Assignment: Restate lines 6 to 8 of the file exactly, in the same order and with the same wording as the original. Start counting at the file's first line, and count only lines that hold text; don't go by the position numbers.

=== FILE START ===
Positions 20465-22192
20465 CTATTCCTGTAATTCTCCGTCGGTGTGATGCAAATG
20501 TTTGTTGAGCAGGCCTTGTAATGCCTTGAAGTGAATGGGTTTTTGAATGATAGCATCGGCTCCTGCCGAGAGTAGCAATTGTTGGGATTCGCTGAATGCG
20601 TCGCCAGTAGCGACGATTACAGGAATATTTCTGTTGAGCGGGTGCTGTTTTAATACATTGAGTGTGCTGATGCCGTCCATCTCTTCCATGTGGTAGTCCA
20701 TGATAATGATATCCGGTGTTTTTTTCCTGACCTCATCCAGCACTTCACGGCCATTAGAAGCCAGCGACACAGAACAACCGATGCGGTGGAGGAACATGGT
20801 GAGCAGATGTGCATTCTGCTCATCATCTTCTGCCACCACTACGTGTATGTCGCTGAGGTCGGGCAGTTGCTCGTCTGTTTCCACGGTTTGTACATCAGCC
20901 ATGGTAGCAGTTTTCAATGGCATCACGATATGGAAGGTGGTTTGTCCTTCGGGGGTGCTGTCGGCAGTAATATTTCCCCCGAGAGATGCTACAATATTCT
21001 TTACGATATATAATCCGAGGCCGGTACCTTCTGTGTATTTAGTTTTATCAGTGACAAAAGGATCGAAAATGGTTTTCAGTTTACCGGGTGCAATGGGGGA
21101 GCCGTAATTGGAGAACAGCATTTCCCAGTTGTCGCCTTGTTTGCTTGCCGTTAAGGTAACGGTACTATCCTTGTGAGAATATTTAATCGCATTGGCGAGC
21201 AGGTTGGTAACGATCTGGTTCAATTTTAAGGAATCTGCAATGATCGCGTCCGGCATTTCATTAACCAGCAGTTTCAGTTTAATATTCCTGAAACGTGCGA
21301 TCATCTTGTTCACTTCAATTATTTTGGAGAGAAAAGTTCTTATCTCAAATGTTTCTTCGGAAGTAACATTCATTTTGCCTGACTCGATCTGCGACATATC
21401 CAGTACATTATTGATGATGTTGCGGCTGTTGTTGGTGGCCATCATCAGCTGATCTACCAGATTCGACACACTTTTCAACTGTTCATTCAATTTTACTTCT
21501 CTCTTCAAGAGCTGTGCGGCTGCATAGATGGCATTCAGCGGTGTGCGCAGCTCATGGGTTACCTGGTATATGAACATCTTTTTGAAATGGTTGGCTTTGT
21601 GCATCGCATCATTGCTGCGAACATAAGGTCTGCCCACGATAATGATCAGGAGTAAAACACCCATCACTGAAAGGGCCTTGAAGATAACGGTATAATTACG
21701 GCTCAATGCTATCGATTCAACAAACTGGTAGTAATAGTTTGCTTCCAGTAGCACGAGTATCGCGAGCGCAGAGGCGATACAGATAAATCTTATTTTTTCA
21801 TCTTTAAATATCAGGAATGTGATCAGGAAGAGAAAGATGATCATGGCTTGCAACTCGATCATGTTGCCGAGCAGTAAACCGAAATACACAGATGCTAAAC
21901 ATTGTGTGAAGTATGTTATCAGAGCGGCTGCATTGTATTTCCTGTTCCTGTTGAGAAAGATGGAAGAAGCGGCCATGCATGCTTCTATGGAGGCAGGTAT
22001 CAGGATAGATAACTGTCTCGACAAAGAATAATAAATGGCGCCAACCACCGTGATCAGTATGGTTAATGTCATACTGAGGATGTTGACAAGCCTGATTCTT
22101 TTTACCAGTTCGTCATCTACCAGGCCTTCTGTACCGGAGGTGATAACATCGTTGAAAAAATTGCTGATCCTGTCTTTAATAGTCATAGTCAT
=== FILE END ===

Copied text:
20801 GAGCAGATGTGCATTCTGCTCATCATCTTCTGCCACCACTACGTGTATGTCGCTGAGGTCGGGCAGTTGCTCGTCTGTTTCCACGGTTTGTACATCAGCC
20901 ATGGTAGCAGTTTTCAATGGCATCACGATATGGAAGGTGGTTTGTCCTTCGGGGGTGCTGTCGGCAGTAATATTTCCCCCGAGAGATGCTACAATATTCT
21001 TTACGATATATAATCCGAGGCCGGTACCTTCTGTGTATTTAGTTTTATCAGTGACAAAAGGATCGAAAATGGTTTTCAGTTTACCGGGTGCAATGGGGGA